The rare, complete cephalopod section of a well-illustrated series

Blanford, H. F. [AND] Stoliczka, F.

Palaeontologia Indica, being figures and descriptions of the organic remains procured during the progress of the geological survey of India. The fossil Cephalopoda of the Cretaceous rocks of Southern India: Belemnitidae-Nautilidae by Henry F. Blanford, Ammonitidae, with revision of the Nautilidae, &c. by Ferd. Stoliczka.

Published [1861]-1865
Item ID 74933
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Calcutta, Geological Survey Office, [1861]-1865. Folio (33.1 x 25.0 cm). Title page with printed wrapper mounted on blank verso. vii, 216, xiii pp.; 95 lithographed plates (numbered I-XCIV, LXVIa; including several larger, folded) with explanatory text leaves. Near contemporary half calf with blind-tooled borders over pebbled boards. Spine with gilt lines, and two red morocco labels with gilt title. Printed errata leaf tipped in.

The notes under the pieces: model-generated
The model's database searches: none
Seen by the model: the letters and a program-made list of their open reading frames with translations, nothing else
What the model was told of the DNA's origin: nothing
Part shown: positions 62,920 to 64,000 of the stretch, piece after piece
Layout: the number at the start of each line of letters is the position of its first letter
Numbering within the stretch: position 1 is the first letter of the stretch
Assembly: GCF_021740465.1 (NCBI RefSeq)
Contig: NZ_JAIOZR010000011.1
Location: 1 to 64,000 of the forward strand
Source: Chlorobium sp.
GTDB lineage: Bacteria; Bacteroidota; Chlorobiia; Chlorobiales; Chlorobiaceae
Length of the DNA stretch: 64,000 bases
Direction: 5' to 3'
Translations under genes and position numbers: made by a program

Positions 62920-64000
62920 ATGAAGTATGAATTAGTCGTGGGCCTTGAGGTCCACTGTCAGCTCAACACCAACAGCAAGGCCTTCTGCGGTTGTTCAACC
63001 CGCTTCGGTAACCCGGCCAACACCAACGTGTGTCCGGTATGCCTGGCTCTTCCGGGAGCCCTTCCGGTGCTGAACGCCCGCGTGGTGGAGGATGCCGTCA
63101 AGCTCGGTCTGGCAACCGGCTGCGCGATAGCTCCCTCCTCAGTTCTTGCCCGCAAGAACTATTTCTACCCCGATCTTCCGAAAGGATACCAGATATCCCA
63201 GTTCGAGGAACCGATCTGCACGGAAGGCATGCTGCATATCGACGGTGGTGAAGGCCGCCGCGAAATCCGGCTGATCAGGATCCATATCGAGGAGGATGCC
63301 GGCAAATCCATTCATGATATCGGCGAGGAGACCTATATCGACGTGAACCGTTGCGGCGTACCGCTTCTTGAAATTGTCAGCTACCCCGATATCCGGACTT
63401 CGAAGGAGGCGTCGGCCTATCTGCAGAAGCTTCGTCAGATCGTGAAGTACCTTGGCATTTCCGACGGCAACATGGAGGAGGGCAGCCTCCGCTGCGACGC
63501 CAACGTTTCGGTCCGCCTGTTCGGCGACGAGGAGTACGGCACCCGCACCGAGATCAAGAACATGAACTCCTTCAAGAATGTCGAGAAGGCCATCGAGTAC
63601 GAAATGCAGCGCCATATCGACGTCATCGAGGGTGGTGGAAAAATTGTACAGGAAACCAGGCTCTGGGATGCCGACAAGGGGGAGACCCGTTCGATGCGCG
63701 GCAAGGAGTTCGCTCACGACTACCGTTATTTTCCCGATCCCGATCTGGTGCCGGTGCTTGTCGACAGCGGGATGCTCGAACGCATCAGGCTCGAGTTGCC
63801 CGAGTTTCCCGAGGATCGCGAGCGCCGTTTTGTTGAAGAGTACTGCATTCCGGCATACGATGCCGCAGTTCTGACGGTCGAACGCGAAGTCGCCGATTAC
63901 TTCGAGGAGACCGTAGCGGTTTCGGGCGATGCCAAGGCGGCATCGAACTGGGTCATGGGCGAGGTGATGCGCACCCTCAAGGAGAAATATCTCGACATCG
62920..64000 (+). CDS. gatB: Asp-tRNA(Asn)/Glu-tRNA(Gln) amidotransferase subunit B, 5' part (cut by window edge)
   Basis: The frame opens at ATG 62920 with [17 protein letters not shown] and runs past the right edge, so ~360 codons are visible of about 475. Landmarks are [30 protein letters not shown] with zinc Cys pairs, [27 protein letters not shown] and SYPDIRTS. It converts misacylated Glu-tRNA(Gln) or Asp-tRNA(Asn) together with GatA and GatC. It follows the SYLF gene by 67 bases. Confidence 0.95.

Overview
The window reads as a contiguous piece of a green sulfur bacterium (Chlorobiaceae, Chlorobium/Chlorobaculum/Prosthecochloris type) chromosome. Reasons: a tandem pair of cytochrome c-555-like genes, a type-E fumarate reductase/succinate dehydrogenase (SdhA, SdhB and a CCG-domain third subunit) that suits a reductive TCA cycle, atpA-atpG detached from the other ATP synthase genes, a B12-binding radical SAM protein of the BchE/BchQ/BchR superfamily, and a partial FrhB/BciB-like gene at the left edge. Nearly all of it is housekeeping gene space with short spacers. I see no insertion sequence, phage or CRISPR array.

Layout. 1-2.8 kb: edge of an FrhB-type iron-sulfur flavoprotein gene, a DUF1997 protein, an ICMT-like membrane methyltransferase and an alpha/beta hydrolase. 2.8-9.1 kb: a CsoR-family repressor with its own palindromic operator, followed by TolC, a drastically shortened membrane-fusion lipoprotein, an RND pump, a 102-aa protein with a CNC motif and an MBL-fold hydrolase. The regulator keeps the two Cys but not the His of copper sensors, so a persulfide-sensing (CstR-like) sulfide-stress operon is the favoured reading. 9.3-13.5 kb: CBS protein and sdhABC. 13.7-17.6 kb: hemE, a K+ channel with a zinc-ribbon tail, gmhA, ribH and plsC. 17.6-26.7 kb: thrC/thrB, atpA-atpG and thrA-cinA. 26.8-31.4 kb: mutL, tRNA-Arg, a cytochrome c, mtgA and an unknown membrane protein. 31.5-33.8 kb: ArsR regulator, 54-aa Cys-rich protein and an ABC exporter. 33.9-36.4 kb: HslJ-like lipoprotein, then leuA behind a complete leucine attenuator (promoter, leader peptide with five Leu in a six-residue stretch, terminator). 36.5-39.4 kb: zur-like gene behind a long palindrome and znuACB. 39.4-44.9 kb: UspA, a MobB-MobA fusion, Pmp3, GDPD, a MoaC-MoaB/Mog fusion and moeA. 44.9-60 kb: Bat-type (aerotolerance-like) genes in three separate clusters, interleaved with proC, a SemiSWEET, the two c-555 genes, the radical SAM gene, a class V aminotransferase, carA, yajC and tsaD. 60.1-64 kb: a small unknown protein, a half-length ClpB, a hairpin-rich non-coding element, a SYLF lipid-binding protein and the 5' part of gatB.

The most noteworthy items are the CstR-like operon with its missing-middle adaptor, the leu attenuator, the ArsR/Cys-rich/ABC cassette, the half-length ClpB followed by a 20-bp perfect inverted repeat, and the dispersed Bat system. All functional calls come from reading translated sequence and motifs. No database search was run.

A very early and very uncommon work on the rich ammonite faunas of India, published in the Memoirs of the Geological Survey of India with the descriptions and fine illustrations of many new and poorly known species, usually quite well preserved. The author of the first section is the British palaeontologist and malacologist Henry Francis Blanford (1834-1893). The author of the second section is the Moravian zoologist and palaeontologist Ferdinand Stoliczka (Czech: Stolička (1838-1874). "Stoliczka studied geology and palaeontology at Prague and the University of Vienna under Professor Eduard Suess and Dr Rudolf Hoernes. ... In 1862 Stoliczka joined the Geological Survey of India (GSI) under the British Government in India after being recruited by Dr Thomas Oldham (1816-1878). In Calcutta he was assigned the job of documenting the Cretaceous fossils of southern India and published them in the Palaeontologia Indica, along with William Thomas Blanford. By May 1873 this work was completed with four volumes totalling nearly 1500 quarto size pages with 178 plates" (Wikipedia). For some peculiar reason, Wikipedia refers to H. F. Blanford's brother William Thomas (1832-1905), also active as a zoologist in India. This work was published as part of a series on fossil cephalopods, but also as stand alone, hence it contains a double pagination. Provenance: inscribed in light pencil by the palaeontologist and malacologist Jeffrey D. Stilwell. Some wear to the board and spine extremities; front hinge starting. Occasional light spotting; a few plates slightly more affected, but generally quite clean and in all a good, complete copy. Complete copies are rare. Not in Nissen ZBI, who only listed the later parts on gastropods and bivalves.

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